7th March 1815
I have just taken the Dss of Devonshire’s House from next Sunday the 12th for one Year at 700£ – as Ld B wants Space I hope it will suit him – but after that, I am in rather a fright at what I have done – but all I can say, is. that I have not done it hastily – for at first I would not take it – & have this morning been with all ye great House brokers – & on seeing what they ask for very indifferent Houses & how few are to be let furnish’d I went back to this, & concluded the bargain…
The great dispute between the Man who has the letting of it & myself was yt he would only let it till Christmas & I would have the Year –
Now for an Acct of the House first perhaps you are not aware that the entrance is down Some Steps, which makes what is commonly call’d the Ground floor, Up stairs, but the rooms are extremely pleasant, the Dss lived entirely on this floor, she had a Dining room, Sitting room, & Bedchamber & a fourth room of a good Size but which she made her Maid’s Room.
These are well furnish’d not Splendidly but comfortably with Good Couches & large Chairs & Drugget over all the rooms in the House.
Over these rooms there are the same Number but these are only furnish’d with common furniture, as Mr Foster lived in them –
If you should take these for Yourself you will be obliged to move the Dss’s furniture up Stairs – & I think you must have Some additions – which you may hire at some Upholsterers.
The Atticks & Garrets are perfectly well furnish’d – in all there are Sixteen Beds in the House extremely good & Clean but no one very large…
I think You might continue for 3 or 4 days to live in the Dss’s rooms as she inhabited them, as the rooms have all Separate communications – & as there are two bedchambers close together You could do very well for that time and then Settle how the rooms Upstairs Should be arranged –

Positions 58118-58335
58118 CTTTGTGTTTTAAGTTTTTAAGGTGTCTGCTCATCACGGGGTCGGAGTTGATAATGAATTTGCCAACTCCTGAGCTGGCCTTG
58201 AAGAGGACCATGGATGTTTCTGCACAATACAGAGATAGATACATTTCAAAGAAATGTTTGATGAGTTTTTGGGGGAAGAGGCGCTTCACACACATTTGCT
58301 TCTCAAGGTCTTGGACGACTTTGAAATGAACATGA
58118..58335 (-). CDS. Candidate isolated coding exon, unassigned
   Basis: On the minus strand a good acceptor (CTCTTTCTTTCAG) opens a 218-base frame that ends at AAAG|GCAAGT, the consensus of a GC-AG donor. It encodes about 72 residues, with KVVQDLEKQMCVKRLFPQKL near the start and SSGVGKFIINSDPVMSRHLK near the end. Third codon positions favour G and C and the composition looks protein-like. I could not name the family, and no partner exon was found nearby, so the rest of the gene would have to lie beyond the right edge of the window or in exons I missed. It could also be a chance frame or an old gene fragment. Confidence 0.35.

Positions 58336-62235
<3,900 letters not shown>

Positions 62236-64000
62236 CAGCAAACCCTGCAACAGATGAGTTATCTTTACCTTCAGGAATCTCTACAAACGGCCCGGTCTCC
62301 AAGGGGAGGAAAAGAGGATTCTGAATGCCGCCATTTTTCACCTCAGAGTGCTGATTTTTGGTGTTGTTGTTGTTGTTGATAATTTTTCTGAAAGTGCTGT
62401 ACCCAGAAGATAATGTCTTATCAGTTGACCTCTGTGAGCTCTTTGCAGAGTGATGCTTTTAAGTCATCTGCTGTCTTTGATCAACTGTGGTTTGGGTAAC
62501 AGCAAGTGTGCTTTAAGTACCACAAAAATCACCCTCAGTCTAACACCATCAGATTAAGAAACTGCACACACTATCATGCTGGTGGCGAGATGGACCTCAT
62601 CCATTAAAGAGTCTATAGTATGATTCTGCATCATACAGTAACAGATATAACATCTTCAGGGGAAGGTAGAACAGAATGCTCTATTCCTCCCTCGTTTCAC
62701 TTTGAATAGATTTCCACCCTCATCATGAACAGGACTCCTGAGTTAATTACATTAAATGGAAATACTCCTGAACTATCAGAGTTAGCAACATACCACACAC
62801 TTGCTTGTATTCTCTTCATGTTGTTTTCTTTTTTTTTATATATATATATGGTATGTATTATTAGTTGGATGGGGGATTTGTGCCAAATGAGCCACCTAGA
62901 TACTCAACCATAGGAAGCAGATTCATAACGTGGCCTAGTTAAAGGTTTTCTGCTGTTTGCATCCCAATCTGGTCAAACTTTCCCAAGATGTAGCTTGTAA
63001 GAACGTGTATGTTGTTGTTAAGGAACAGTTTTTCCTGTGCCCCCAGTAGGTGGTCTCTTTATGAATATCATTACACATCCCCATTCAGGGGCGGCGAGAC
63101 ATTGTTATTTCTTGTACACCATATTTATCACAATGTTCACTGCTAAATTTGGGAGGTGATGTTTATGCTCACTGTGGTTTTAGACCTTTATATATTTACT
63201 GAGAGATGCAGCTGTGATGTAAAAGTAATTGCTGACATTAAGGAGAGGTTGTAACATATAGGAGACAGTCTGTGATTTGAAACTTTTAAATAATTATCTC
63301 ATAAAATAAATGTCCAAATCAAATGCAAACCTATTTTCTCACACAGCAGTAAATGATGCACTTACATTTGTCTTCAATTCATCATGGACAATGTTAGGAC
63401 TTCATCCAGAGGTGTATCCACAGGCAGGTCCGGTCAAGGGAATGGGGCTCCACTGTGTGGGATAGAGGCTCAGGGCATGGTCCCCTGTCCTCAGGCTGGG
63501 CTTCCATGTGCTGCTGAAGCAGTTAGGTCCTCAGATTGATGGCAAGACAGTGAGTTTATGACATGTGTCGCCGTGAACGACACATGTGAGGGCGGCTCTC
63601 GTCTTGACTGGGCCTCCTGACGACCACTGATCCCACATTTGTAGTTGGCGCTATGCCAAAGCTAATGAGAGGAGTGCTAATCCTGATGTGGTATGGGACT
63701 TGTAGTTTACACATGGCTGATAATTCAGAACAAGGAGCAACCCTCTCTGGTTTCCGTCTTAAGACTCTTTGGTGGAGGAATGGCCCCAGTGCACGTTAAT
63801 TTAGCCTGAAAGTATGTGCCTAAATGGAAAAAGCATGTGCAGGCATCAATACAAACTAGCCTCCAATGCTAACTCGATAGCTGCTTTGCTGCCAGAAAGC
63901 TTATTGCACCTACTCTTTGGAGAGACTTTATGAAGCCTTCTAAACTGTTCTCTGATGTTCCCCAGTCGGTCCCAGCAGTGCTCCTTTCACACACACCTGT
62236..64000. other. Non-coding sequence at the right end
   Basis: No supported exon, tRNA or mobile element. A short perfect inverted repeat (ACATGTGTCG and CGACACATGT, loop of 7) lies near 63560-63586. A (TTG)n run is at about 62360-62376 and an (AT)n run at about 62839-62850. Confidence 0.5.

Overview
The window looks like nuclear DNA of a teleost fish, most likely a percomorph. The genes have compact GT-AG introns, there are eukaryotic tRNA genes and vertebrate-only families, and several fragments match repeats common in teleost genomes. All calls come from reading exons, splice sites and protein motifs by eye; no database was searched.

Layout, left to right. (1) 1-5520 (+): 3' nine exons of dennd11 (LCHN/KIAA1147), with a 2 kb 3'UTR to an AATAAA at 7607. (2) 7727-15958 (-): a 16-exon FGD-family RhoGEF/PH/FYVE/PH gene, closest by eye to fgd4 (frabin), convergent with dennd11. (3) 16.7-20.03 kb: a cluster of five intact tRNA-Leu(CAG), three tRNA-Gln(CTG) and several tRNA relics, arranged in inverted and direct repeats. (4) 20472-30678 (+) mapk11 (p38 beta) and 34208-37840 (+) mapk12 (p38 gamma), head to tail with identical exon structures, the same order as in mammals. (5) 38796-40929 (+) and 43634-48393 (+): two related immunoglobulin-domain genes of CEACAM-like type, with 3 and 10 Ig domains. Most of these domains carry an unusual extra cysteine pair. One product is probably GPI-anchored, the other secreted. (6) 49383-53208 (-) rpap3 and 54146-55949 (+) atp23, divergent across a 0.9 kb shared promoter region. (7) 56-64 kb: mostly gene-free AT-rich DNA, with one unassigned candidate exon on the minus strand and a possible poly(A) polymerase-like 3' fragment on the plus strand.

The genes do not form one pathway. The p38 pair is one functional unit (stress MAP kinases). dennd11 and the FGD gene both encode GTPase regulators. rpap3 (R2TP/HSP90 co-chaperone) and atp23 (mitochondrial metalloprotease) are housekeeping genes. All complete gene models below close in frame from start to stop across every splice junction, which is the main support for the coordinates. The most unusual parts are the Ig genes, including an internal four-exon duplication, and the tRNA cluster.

I determined to run ye risk of taking ye Dss’s where ye furniture is all clean & ye Beds quite good & the Situation delightfull…
You may come to this next Week if You please – There is a Housemaid there who has a room where all the Dss’s things which she left are put up – Of course whether you keep her on or not she may I have no doubt keep the Key of this room – as there are plenty & it will be no inconvenience to you to have it lock’d up –
The Offices are very good – & all sorts of useful things will be found in the House in plenty –
the Bell is going – & I am in ye greatest hurry – we are in ye midst of riots…
‘Annabella’ Anne Isabella Lady Noel Byron (1792-1860)
‘Dss of Devonshire’ Elizabeth Cavendish Duchess of Devonshire (1759-1824)
‘Ld B’ George Gordon Lord Noel Byron (1788-1824)
‘Mr Foster’ John Thomas Foster (1747–1796) and Husband to the Duchess of Devonshire
‘Aunt Melbourne’ Elizabeth Lamb Viscountess Melbourne (1751-1818) Aunt to Lady Byron and Confidant of Lord Byron